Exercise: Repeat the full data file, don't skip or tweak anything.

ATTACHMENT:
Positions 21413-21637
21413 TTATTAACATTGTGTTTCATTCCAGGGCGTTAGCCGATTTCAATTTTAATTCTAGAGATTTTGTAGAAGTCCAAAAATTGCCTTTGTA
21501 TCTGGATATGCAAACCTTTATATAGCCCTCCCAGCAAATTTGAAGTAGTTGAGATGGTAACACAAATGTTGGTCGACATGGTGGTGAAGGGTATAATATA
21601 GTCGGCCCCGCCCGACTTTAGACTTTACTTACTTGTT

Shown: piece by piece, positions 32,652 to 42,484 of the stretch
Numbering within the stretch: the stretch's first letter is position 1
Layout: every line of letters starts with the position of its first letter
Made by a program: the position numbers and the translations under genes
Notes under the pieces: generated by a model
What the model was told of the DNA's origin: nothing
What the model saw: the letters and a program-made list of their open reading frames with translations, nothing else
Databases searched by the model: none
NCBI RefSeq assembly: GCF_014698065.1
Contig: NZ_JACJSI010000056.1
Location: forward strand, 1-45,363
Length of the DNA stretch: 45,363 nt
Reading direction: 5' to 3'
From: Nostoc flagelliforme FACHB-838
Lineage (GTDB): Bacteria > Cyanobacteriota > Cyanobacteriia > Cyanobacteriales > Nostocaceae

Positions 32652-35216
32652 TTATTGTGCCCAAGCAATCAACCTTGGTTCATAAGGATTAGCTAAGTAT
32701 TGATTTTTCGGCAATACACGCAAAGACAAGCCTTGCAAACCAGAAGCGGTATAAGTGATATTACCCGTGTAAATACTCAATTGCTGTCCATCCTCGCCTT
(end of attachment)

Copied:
Positions 21413-21637
21413 TTATTAACATTGTGTTTCATTCCAGGGCGTTAGCCGATTTCAATTTTAATTCTAGAGATTTTGTAGAAGTCCAAAAATTGCCTTTGTA
21501 TCTGGATATGCAAACCTTTATATAGCCCTCCCAGCAAATTTGAAGTAGTTGAGATGGTAACACAAATGTTGGTCGACATGGTGGTGAAGGGTATAATATA
21601 GTCGGCCCCGCCCGACTTTAGACTTTACTTACTTGTT

Shown: piece by piece, positions 32,652 to 42,484 of the stretch
Numbering within the stretch: the stretch's first letter is position 1
Layout: every line of letters starts with the position of its first letter
Made by a program: the position numbers and the translations under genes
Notes under the pieces: generated by a model
What the model was told of the DNA's origin: nothing
What the model saw: the letters and a program-made list of their open reading frames with translations, nothing else
Databases searched by the model: none
NCBI RefSeq assembly: GCF_014698065.1
Contig: NZ_JACJSI010000056.1
Location: forward strand, 1-45,363
Length of the DNA stretch: 45,363 nt
Reading direction: 5' to 3'
From: Nostoc flagelliforme FACHB-838
Lineage (GTDB): Bacteria > Cyanobacteriota > Cyanobacteriia > Cyanobacteriales > Nostocaceae

Positions 32652-35216
32652 TTATTGTGCCCAAGCAATCAACCTTGGTTCATAAGGATTAGCTAAGTAT
32701 TGATTTTTCGGCAATACACGCAAAGACAAGCCTTGCAAACCAGAAGCGGTATAAGTGATATTACCCGTGTAAATACTCAATTGCTGTCCATCCTCGCCTT